Najeed al-Nauimi, a member of Saddam's defense team, told FOX News that while sentence hasn't yet been carried out, "we're at a stage where we're requesting his body be handed over to his family."
Al-Nauimi also predicted Saddam will be defiant until the end, and go the gallows "smiling, and saying verses of the Koran."
Saddam was notified Thursday that his death sentence had been upheld. "His reaction was 'I was expecting that,' " al-Nauimi quoted Saddam as saying. Saddam then met with his half brothers and said goodbye to them.
Iraqi General Abdl Kareem Khalaf told FOX News that emergency procedures have been implemented in the former dictator's Salahadin province, where Saddam's hometown of Tikrit is, as well as Diyala and Mosul provinces, which have Sunni majorities. The emergency measures include more Iraqi army and police forces and more checkpoints.
Bryan Whitman, a Pentagon spokesman, said U.S. forces were on high alert.
"They'll obviously take into account social dimensions that could potentially led to an increase in violence which certainly would include carrying out the sentence of Saddam Hussein," Whitman said.
A video of the execution is expected to be released.
In his Friday sermon, a mosque preacher in the Shiite holy city of Najaf called Saddam's execution "God's gift to Iraqis."
"Oh, God, you know what Saddam has done! He killed millions of Iraqis in prisons, in wars with neighboring countries and he is responsible for mass graves. Oh God, we ask you to take revenge on Saddam," said Sheik Sadralddin al-Qubanji, a member of the Supreme Council for the Islamic Revolution in Iraq, known as SCIRI, the dominant party in al-Maliki's coalition.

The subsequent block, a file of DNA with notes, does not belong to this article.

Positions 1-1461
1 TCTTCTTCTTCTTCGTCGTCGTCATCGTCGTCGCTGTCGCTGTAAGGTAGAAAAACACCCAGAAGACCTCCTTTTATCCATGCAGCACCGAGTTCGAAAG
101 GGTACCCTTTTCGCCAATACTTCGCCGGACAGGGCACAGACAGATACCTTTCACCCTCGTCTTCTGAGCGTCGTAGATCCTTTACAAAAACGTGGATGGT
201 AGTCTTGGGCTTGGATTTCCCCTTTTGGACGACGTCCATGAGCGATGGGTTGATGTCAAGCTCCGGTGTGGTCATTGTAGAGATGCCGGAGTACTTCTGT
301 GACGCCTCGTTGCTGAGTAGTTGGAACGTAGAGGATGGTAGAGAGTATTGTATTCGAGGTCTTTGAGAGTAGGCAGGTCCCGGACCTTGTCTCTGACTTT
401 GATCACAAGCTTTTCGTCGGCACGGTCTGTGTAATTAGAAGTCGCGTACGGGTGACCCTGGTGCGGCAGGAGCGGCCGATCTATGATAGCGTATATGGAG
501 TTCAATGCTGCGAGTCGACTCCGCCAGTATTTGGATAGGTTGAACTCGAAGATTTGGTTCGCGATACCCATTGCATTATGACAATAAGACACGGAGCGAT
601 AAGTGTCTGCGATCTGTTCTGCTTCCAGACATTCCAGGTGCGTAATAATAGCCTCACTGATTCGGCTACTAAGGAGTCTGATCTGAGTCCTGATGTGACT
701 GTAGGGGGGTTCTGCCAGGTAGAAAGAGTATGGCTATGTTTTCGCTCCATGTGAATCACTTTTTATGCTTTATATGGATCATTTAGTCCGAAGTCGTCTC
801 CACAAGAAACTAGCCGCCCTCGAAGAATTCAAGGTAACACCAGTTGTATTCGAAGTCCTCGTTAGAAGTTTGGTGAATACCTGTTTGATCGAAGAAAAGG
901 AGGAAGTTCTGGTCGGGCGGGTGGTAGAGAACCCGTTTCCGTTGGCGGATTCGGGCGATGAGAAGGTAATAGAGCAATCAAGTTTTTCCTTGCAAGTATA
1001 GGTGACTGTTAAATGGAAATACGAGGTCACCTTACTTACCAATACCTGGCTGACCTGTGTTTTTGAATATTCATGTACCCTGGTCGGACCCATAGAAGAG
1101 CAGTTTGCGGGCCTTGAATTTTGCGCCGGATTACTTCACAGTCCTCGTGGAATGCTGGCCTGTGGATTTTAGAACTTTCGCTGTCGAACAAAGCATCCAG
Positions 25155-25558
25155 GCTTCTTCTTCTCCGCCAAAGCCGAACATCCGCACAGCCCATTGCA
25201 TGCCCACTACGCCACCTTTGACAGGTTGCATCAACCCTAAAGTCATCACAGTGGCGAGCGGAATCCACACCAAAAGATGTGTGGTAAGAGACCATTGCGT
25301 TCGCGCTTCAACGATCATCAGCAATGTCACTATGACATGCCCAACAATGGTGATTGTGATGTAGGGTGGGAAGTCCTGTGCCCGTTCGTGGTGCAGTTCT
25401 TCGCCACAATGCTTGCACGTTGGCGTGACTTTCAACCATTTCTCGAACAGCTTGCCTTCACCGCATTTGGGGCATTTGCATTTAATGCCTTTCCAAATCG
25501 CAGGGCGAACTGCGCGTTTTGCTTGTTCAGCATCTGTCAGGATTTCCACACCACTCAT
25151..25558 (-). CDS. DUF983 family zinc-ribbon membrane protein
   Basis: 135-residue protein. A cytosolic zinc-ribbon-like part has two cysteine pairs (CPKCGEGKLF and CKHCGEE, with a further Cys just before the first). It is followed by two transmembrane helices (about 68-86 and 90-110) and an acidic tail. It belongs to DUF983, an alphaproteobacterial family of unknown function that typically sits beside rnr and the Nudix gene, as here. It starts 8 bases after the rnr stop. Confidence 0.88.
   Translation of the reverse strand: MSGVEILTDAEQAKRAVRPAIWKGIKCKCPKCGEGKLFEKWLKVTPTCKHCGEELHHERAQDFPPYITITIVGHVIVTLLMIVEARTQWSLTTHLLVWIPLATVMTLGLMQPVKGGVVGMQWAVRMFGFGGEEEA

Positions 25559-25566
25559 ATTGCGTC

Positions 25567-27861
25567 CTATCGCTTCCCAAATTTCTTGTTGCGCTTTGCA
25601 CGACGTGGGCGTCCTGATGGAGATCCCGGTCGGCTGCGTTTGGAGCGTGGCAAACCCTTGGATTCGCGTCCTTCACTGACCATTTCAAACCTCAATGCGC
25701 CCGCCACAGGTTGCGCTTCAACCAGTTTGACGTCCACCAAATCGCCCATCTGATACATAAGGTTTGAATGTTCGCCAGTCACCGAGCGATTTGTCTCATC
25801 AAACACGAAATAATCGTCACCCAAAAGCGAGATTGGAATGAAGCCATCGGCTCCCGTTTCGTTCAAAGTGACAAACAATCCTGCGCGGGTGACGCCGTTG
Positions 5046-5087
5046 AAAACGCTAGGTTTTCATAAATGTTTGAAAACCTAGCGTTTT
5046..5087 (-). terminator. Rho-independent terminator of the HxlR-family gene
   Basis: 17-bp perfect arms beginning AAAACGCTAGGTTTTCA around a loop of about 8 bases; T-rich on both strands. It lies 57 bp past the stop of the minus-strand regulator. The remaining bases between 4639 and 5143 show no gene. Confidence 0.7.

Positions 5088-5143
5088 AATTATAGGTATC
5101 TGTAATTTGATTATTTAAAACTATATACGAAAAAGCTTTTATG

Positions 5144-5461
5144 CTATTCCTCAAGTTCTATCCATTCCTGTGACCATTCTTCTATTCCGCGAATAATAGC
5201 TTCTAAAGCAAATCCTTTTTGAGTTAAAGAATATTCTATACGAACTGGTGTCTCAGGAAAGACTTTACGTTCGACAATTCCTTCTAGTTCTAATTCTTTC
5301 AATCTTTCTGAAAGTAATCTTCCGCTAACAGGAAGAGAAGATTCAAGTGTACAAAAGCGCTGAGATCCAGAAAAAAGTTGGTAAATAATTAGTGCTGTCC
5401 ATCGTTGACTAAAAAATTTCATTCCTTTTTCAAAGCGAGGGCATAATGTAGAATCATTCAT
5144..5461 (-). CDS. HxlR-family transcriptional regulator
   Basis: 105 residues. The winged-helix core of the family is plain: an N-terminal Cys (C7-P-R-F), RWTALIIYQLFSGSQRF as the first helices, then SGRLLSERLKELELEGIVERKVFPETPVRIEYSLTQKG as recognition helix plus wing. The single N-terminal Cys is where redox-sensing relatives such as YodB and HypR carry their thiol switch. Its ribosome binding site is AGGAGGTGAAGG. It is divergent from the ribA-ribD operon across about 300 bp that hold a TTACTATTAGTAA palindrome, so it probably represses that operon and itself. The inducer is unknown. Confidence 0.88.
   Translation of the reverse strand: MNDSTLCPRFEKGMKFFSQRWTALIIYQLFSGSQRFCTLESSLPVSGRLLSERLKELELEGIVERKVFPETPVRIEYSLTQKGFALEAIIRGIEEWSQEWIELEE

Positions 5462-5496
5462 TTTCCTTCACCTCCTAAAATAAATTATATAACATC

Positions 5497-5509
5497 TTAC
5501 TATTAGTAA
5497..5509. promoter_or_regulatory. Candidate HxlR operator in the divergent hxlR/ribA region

One Bush administration official downplayed the possibility of a "Goering scenario" occurring, a reference to the high-ranking Nazi official Hermann Goering, who cheated the hangman at Nuremberg by swallowing a cyanide capsule slipped to him. "[Saddam]'s not going to have any friends in the room," the official said, referring to Saddam at the moment of his execution.
Iraq's highest court on Tuesday rejected Saddam's appeal against his conviction and death sentence for the killing of 148 Shiites in the northern city of Dujail in 1982. The court said the former dictator should be hanged within 30 days.
While Saddam's death for the Dujail massacre appears imminent, he's still facing trial for other atrocities. Saddam faces genocide charges related to a coordinated campaign that killed up to 100,000 Kurds, according to Human Rights Watch. During that campaign, Saddam used chemical weapons, which killed some 30,000 Iraqis and Iranians.
Al-Nauimi said the timing of Saddam's imminent execution is "political revenge being carried out by the present government," adding the trial process was biased.
Some international legal observers and human rights groups have called Saddam's trial unfair because of alleged interference by the Shiite-dominated government. There has also been internal debate among Iraqis about legal procedures surrounding the timeframe and whether the presidency is required to approve the execution.
"The law does not say within 30 days, it says after the lapse of 30 days," said Busho Ibrahim, deputy justice minister. There was no immediate explanation for the conflicting claims.
Fox News' James Rosen and Nick Simeone contributed to this report, as did The Associated Press.